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Syndication

In this podcast Ian Meldon, a records management consultant working for the United Nations Food and Agriculture Organisation (FAO) describes FAO's e-mail based records management system.

The previous records management system at FAO

The previous electronic records management system that FAO operated was also based on e-mail.  From the year 2000 they had asked colleagues to copy or forward any e-mail needed as a record to the e-mail address of their local registry, where registry staff would file the e-mail in a Microsoft Outlook shared folder structure.    The system worked tolerably well, although compliance with the policy varied from area to area. 

One weakness of the previous system was that all the records were kept within the Microsoft Exchange environment. People could only see the records of their local area - there was no possibility of a FAO wide search.  There was no sustainable way of holding and applying retention rules to the records.

Principles behind FAO's new records management system

When FAO decided to overhaul the records system they based their approach on three principles:

  • Don’t appear to introduce a yet another computer system

      FAO have procured and implemented a robust electronic records management system to use as their repository (Filenet from IBM).  But end-users never need interact directly with the Filenet repository - everything they need to do on the system can be done through the Outlook e-mail client.
  • Don’t ask people to do something they are not already doing The idea was not to ask users to do anything more time consuming than the preivous system's demand that they copy in the registry to significant e-mails.  Under the new system every time a colleague sends an e-mail, a pop-up appears asking them to say whether the e-mail is either a) personal or trivial or b) draft/tranisitory or c) FAO record.   If an individual selects personal/trivial then the e-mail is sent without going into the records repository.  If the individual selects either draft/transitory or FAO record then they are asked to choose the appropriate 'team tag'  for the message (the team tag denotes which team they were working for in sending the message). The message then gets sent and a copy is placed in the records repository.  There is also the opportunity to mark a message as confidential if it is work related but there is a need to restrict access to it.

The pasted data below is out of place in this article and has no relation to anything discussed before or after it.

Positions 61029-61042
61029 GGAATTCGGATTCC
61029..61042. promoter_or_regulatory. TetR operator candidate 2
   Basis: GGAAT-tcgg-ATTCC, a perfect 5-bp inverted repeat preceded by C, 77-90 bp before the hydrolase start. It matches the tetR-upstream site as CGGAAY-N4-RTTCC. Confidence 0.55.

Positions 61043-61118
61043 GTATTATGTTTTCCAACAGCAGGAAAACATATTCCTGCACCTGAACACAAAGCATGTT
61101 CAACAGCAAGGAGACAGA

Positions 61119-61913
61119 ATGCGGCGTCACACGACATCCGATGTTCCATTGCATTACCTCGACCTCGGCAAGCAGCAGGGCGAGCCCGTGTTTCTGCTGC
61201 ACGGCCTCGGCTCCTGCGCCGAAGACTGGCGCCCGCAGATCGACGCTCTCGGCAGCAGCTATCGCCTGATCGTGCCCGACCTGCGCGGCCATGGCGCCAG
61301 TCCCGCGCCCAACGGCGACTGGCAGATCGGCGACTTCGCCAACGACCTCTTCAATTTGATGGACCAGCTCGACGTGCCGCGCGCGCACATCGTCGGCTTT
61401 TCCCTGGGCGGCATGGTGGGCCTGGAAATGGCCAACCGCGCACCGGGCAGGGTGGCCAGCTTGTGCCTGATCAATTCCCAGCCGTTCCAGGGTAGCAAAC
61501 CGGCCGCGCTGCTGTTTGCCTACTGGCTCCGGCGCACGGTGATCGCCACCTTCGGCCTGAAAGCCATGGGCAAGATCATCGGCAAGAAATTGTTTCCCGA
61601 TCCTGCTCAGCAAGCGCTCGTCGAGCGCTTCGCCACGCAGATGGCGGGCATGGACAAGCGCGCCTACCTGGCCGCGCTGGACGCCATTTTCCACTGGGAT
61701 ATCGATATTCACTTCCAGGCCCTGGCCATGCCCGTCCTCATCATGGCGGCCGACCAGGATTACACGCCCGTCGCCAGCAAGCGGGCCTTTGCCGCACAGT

• Provide something useful beyond the need to keep records

     At 10pm every night the system generates a 'digest' for each team tag.  The digest is an e-mail that lists and links to all the draft/transitory and record  e-mails sent that day and tagged with that team tag.  This means that each morning an individual can see at a glance all the significant e-mails sent by colleagues in their team the previous day.  This has reduced the need for colleagues to 'copy each other in' to e-mails.  Furthermore individuals can choose to receive digests from other teams (if they have appropriate permissions).  If a manager oversees six or seven teams they can look at the digest for the six or seven team tags each morning, without needing to be copied into hundreds of e-mails

In the podcast Ian describes the evolution of records management at UNFAO over the past twenty years. Ian also discusses:

  • the conclusions FAO drew from looking at other organisations and their electronic records management systems  
  • FAO's functional records classification and how they linked team tags to it
  • the role of records management/registry staff in supporting the system
  • experiments with auto-classifcation
  • the uses colleagues make of the system and of the digests
  • how FAO handles incoming e-mail
  • how FAO have responded to the challenge of mobile devices
  • the search facility that FAO have built into Outllook that enables individuals to search the repository for emails that colleagues across the organisation have saved as draft/transitory or FAO record
Ian is @MrMeldon on Twitter.  His LinkedIn page can be found at http://it.linkedin.com/pub/ian-meldon/45/659/733 .  
Ian was interviewed by James Lappin who is @jjameslappin on twitter and who blogs  at http://thinkingrecords.co.uk/